Last week, the Atlantic Review reported about US exchange students, who are frustrated to be lectured about the Bush administration's (alleged) wrongdoings by Germans. Our reader Tuomas made an interesting comment, comparing the experience of Americans and foreigners of other nationalities. Besides, he points out that German attitudes can be explained by a certain disappointment with America and by sensitivity towards of nationalism, militarism and supremacism:
Both resident and visiting Americans seem to find "anti-Americanism" in the pure fact that many Germans challenge the superiority of the American political system - and its decisions. I disagree.His comment was slightly shortened. Here is Tuomas' entire comment.
Comparing the experience reported by Polish friends in Berlin, I would be prepared to agree that some or many Germans have anti-Polish sentiments: Some Germans seem to consider Poles as undesirable work mates, neighbors and customers. Similarly, it's obvious that there exists anti-feelings towards Turks and people from that corner of the world. I can not detect anything similar with regard to Americans or English speakers. Instead I see that Americans get more invitations to social gatherings than foreigners of other nationalities.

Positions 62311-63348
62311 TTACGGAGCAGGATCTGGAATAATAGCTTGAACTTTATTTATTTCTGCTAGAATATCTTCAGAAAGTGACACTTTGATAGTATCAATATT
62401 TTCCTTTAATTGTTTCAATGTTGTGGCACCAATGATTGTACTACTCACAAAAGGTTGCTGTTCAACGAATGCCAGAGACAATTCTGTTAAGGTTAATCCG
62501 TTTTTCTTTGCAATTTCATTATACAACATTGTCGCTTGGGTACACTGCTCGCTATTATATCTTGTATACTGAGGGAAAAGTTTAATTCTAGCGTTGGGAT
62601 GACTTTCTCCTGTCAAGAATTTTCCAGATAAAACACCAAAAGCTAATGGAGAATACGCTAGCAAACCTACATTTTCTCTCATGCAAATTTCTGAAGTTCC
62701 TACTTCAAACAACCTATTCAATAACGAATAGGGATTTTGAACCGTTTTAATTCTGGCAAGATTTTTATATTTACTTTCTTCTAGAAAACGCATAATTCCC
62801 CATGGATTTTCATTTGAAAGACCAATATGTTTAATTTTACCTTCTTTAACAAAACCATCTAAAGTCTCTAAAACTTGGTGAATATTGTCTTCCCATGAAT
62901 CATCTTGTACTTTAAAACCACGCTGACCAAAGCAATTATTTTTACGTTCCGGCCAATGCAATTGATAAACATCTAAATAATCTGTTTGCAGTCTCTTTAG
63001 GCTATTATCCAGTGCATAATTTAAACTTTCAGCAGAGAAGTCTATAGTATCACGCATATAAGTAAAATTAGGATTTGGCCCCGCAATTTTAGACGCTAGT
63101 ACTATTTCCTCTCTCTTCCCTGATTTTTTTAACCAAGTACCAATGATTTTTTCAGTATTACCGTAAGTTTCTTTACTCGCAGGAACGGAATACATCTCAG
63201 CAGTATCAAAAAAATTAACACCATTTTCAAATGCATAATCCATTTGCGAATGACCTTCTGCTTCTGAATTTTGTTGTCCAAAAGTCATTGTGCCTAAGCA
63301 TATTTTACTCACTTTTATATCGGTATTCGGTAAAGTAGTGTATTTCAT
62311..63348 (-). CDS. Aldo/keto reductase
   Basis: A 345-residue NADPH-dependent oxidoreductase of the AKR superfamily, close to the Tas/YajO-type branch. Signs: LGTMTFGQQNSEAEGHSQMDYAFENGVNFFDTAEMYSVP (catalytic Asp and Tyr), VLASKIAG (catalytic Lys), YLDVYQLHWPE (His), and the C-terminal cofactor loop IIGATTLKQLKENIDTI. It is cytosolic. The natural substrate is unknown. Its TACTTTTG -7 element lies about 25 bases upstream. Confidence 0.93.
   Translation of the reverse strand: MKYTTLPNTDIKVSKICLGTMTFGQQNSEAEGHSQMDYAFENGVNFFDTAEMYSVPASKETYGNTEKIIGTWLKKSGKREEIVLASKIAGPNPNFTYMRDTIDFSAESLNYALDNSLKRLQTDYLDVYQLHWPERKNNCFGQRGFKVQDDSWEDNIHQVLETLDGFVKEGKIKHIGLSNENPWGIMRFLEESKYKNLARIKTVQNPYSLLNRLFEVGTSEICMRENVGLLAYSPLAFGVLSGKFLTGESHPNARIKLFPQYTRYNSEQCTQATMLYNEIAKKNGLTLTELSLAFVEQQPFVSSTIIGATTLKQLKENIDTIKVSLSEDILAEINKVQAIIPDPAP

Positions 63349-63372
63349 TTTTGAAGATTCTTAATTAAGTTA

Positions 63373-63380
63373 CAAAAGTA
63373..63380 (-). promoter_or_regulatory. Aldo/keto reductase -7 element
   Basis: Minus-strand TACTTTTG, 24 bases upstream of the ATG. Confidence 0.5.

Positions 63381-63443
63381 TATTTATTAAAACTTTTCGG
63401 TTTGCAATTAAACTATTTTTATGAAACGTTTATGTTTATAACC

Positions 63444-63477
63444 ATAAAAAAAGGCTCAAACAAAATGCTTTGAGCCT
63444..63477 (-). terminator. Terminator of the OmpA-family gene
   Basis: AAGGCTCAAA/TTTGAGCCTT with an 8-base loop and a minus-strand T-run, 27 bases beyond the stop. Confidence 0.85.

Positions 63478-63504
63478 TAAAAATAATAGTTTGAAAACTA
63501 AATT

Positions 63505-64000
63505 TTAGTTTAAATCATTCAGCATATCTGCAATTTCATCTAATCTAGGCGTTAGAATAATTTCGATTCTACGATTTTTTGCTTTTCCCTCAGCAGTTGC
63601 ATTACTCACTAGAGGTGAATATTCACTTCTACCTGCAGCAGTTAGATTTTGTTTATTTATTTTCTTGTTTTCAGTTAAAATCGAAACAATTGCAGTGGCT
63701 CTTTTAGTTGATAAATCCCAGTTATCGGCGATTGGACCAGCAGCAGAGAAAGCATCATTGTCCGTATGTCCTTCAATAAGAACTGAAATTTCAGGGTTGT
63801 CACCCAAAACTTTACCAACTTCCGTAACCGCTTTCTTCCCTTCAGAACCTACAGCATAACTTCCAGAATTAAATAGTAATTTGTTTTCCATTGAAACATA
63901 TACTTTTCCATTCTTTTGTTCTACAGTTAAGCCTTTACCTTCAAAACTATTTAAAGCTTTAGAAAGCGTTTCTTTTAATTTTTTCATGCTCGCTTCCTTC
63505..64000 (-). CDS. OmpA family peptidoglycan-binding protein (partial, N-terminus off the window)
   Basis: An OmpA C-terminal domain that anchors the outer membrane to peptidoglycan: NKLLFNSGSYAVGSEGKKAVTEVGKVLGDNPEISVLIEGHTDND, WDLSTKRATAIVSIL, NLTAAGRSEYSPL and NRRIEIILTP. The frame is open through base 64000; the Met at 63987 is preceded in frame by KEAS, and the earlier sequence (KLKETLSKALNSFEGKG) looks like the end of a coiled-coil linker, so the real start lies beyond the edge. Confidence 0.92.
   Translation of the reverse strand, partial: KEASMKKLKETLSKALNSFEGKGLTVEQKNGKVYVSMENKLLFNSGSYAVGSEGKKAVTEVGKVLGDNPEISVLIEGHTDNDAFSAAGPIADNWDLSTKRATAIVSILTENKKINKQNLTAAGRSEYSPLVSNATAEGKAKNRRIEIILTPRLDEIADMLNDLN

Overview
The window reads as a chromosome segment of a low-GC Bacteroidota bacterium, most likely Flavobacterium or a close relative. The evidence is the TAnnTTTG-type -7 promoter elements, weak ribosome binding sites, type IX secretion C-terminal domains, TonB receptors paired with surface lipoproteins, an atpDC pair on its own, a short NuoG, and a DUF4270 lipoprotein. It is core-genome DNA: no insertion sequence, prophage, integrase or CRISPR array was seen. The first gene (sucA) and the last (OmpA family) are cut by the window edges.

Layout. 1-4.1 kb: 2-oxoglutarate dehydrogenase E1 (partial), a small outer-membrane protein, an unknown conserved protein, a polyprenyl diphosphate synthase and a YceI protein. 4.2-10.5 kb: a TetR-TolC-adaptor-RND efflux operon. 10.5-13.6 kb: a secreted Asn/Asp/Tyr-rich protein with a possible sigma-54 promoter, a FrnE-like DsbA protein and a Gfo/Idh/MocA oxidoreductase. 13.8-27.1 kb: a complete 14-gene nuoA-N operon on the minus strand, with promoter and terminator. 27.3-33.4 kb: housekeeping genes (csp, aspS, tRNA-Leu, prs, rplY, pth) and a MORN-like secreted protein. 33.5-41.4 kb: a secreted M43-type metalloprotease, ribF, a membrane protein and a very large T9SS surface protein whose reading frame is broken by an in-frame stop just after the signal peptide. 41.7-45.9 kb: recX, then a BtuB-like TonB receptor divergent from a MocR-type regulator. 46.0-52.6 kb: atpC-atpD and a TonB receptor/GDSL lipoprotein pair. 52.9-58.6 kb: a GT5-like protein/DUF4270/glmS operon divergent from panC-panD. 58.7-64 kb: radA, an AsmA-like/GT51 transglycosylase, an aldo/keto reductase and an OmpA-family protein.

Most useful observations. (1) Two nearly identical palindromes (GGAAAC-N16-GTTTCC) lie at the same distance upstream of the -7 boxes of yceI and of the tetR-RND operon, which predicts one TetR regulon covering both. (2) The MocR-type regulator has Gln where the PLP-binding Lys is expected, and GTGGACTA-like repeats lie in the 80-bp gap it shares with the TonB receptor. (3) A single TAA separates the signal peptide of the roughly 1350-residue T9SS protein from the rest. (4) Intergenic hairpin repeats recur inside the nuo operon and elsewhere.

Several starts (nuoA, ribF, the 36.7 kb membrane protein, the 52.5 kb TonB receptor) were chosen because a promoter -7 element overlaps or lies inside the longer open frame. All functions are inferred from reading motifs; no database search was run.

Yes, German students of all kinds are better versed in political issues than many of their American counterparts, and do in general take debates on political issues more seriously. I don't really understand why, except maybe for the Germans' historical experience of undemocratic societies up to 1918 and then again 1933-1949/1990.
Yes, Germans of all kinds are critical of how America acts in the world - and as well of certain domestic policies. But criticism of policies is better not to be mistaken for anti-Americanism.Maybe what we see is a certain disappointment with America. More than any other nation, it was America that Germans looked up to when West Germany in the second half of the 20th century was rebuild as a democratic society.
I agree with Scott that some, maybe many, Germans easily express disdain in conversations with Americans, but I do interpret these situations differently. For instance: Germans I know are in general sensitive, and disdainful, for expressions of Nationalism, Militarism and Supremacism, and may sense such messages in attitudes and utterings that very few Americans would understand that way.